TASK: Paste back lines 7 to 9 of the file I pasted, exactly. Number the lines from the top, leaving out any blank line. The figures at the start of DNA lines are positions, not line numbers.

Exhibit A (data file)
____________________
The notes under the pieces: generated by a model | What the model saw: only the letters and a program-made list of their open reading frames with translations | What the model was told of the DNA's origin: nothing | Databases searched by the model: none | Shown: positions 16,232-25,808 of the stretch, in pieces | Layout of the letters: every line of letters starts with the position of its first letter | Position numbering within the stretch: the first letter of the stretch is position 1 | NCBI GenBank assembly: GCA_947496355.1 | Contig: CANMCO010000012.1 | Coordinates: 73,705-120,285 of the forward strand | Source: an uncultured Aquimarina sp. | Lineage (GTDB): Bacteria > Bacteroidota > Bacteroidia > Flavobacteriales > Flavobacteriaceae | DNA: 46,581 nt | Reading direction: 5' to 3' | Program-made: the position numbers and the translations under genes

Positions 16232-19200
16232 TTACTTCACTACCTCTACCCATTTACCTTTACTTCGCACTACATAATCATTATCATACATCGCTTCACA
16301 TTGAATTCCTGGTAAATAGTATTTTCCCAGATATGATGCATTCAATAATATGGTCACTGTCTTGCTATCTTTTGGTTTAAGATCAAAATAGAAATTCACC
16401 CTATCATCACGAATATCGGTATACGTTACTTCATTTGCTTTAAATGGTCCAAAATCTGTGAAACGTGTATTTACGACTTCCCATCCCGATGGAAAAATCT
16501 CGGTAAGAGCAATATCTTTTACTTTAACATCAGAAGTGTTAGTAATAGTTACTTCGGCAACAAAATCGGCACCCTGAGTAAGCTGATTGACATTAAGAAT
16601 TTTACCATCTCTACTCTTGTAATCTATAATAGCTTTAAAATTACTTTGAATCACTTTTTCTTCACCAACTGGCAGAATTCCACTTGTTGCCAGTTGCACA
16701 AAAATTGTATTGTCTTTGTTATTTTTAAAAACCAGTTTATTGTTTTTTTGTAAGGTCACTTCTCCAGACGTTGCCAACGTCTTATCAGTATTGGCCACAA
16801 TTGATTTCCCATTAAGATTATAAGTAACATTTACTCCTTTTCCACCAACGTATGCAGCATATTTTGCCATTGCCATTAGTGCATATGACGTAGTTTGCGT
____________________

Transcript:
16601 TTTACCATCTCTACTCTTGTAATCTATAATAGCTTTAAAATTACTTTGAATCACTTTTTCTTCACCAACTGGCAGAATTCCACTTGTTGCCAGTTGCACA
16701 AAAATTGTATTGTCTTTGTTATTTTTAAAAACCAGTTTATTGTTTTTTTGTAAGGTCACTTCTCCAGACGTTGCCAACGTCTTATCAGTATTGGCCACAA
16801 TTGATTTCCCATTAAGATTATAAGTAACATTTACTCCTTTTCCACCAACGTATGCAGCATATTTTGCCATTGCCATTAGTGCATATGACGTAGTTTGCGT